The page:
Senate Bans Further DOJ Gunwalking Operations

By:  Raven Clabough
10/20/2011
       
Senate Bans Further DOJ Gunwalking Operations

Responding to the fierce controversy and surprising developments surrounding the Bureau of Alcohol, Tobacco, Firearms and Explosives' (ATF) botched Operation Fast and Furious gun-walking program, the United States Senate voted unanimously on Tuesday to block the Justice Department from taking part in any further gun-smuggling probes like that which characterized Operation Fast and Furious.

The provision was part of a $128 billion spending Senate bill that funds the Justice Department’s various operations, as well as those of a number of other Cabinet agencies for the 2012 budget year, in which we are already underway.

The measure to halt all further gun-walking operations from the DOJ was introduced as an amendment. The amendment, written by Sen. John Cornyn III (R.-Tex.) reads: “No funds made available under this Act shall be used to allow the transfer of firearms to agents of drug cartels where law enforcement personnel of the United States do not continuously monitor and control such firearms at all times.”

Cornyn, who serves on the Finance, Judiciary, Armed Services and Budget Committees, said when he introduced the amendment, “When 2,000 firearms go missing, and at least one is found at the crime scene of a murdered U.S. Border Patrol agent, we must do everything possible to ensure that such a reckless and ill-advised operation like Fast and Furious is not repeated.”

Responding to the fierce controversy and surprising developments surrounding the Bureau of Alcohol, Tobacco, Firearms and Explosives' (ATF) botched Operation Fast and Furious gun-walking program, the United States Senate voted unanimously on Tuesday to block the Justice Department from taking part in any further gun-smuggling probes like that which characterized Operation Fast and Furious.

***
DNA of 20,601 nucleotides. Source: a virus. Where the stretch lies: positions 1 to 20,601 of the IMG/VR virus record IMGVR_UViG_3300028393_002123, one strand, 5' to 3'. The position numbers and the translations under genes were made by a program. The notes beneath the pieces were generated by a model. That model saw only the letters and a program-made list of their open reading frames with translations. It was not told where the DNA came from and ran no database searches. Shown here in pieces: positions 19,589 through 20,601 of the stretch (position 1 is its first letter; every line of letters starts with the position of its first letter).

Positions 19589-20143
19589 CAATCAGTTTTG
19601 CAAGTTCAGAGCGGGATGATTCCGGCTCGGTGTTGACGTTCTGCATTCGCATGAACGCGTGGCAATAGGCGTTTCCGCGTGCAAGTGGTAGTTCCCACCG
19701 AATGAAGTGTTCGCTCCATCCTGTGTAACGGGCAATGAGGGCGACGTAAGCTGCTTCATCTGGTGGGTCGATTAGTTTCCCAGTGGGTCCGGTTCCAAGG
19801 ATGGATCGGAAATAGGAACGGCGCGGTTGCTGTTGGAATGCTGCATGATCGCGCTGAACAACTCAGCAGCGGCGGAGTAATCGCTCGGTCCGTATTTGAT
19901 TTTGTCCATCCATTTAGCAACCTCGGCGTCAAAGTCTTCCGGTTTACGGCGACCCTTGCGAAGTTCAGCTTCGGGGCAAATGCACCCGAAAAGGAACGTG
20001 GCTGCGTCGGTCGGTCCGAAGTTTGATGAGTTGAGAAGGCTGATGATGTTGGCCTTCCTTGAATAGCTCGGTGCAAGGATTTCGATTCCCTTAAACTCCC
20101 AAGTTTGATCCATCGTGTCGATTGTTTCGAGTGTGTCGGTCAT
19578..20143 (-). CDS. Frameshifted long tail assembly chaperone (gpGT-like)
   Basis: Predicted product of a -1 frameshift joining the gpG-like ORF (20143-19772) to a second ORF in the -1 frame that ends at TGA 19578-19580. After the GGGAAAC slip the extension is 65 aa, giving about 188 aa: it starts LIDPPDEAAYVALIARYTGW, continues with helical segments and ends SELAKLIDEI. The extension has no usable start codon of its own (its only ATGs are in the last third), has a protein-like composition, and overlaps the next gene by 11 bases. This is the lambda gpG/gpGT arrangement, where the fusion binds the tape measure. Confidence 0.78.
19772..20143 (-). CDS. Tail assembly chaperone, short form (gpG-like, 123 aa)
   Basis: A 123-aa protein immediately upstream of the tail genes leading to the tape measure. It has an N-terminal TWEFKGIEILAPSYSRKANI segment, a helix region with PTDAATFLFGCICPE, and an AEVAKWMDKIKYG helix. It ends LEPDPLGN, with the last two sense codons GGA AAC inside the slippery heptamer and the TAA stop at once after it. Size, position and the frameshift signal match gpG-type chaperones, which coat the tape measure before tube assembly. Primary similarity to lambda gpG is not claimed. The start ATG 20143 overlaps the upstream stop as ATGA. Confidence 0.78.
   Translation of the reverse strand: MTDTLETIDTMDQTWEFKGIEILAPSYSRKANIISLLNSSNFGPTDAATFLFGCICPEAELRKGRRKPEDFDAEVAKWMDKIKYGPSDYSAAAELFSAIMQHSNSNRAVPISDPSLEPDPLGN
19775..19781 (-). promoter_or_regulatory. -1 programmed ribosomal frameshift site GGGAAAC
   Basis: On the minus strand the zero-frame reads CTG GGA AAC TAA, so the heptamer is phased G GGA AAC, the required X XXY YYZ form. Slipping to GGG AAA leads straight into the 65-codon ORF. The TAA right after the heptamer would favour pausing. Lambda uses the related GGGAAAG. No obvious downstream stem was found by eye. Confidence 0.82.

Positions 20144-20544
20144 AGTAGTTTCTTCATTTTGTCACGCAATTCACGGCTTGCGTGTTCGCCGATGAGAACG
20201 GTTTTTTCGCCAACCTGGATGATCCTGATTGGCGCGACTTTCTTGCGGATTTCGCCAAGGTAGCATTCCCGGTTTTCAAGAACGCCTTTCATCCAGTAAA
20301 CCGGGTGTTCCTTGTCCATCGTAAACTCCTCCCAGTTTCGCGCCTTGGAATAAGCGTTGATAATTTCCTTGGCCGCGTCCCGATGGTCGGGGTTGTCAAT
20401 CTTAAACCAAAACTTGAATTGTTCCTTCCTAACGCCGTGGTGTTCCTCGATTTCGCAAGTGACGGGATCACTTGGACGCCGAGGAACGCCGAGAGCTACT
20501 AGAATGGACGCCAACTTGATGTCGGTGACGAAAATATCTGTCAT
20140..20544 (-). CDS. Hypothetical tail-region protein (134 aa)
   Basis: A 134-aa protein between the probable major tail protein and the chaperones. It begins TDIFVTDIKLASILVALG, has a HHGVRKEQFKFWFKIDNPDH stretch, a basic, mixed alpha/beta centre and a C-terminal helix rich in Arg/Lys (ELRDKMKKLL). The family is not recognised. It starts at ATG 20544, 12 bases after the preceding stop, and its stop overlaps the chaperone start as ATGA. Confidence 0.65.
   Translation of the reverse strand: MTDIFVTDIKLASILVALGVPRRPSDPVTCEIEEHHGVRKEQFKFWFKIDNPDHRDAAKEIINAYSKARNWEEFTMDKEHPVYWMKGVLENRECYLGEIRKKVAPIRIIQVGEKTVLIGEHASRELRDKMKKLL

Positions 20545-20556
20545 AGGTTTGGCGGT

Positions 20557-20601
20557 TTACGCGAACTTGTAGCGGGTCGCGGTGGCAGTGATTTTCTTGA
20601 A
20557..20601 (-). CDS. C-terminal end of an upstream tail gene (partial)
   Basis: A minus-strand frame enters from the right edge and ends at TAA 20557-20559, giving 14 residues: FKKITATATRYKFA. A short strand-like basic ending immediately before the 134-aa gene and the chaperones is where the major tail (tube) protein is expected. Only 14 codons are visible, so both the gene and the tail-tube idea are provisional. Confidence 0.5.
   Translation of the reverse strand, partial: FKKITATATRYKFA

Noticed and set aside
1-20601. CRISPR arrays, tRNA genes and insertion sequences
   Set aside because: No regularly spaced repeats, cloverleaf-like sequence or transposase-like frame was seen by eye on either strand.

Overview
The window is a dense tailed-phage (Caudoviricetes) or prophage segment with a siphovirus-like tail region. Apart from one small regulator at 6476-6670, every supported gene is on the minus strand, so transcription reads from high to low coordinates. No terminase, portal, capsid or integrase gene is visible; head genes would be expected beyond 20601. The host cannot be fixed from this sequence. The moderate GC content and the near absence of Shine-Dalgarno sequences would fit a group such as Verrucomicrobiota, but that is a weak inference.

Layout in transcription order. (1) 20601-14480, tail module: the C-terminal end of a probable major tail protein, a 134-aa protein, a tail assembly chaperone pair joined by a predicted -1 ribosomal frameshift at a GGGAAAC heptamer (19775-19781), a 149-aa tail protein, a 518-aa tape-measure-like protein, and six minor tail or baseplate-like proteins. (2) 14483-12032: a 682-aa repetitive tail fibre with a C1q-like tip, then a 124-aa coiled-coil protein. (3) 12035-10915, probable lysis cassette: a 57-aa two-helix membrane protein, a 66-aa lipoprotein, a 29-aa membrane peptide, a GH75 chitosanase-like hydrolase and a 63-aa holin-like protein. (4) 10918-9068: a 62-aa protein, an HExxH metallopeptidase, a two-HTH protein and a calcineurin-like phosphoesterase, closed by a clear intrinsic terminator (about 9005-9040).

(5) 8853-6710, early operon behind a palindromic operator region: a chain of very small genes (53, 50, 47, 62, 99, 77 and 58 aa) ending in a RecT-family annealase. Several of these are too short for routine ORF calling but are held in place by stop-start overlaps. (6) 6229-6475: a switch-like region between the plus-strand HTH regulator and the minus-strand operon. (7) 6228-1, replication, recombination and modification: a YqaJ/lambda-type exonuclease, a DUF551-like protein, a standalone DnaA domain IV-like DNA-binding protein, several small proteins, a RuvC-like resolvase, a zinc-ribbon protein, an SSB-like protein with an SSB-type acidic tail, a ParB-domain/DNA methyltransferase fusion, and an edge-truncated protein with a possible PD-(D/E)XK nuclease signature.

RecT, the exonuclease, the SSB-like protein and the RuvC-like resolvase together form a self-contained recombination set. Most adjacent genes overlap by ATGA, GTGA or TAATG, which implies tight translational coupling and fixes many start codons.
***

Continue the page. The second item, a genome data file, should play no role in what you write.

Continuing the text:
The provision was part of a $128 billion spending Senate bill that funds the Justice Department’s various operations, as well as those of a number of other Cabinet agencies for the 2012 budget year, in which we are already underway.

The measure to halt all further gun-walking operations from the DOJ was introduced as an amendment. The amendment, written by Sen. John Cornyn III (R.-Tex., photo) reads: “No funds made available under this Act shall be used to allow the transfer of firearms to agents of drug cartels where law enforcement personnel of the United States do not continuously monitor and control such firearms at all times.”

Cornyn, who serves on the Finance, Judiciary, Armed Services and Budget Committees, said when he introduced the amendment, “When 2,000 firearms go missing, and at least one is found at the crime scene of a murdered U.S. Border Patrol agent, we must do everything possible to ensure that such a reckless and ill-advised operation like Fast and Furious is not repeated.”

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